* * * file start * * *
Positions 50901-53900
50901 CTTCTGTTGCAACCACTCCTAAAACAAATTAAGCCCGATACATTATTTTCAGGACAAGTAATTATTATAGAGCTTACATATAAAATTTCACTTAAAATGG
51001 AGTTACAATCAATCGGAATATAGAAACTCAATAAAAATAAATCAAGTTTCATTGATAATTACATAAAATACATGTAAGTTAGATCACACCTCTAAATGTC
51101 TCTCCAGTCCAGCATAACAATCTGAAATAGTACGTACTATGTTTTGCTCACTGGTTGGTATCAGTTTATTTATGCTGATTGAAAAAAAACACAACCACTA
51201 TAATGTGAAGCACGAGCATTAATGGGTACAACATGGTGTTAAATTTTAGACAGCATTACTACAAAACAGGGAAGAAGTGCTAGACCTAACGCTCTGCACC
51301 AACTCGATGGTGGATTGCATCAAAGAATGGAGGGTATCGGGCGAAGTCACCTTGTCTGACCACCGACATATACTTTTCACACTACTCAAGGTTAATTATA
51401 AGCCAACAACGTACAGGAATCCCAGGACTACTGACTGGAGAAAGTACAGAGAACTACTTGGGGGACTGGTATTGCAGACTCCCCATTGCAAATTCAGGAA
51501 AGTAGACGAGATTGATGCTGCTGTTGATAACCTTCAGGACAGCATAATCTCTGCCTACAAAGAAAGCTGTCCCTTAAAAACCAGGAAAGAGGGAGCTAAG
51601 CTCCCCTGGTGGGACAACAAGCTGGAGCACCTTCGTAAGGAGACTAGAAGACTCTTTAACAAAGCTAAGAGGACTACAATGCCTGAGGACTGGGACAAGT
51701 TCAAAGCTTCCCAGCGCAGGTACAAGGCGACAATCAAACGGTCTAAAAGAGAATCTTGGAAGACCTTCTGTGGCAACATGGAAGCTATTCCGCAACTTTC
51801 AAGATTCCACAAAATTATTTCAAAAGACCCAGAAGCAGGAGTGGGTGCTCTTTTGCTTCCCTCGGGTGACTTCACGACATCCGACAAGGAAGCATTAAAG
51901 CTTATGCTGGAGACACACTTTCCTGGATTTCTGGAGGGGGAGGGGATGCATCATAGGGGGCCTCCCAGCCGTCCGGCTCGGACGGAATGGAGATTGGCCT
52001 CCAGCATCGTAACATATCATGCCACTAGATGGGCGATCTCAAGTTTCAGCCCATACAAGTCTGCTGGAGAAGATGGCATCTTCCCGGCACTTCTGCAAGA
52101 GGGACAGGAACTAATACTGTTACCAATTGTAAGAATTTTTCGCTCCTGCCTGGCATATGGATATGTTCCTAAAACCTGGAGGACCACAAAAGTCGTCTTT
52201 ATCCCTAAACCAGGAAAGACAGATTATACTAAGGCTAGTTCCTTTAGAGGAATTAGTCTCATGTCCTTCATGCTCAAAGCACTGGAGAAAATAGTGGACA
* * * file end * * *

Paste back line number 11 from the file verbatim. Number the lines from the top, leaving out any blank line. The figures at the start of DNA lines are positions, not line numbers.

51801 AAGATTCCACAAAATTATTTCAAAAGACCCAGAAGCAGGAGTGGGTGCTCTTTTGCTTCCCTCGGGTGACTTCACGACATCCGACAAGGAAGCATTAAAG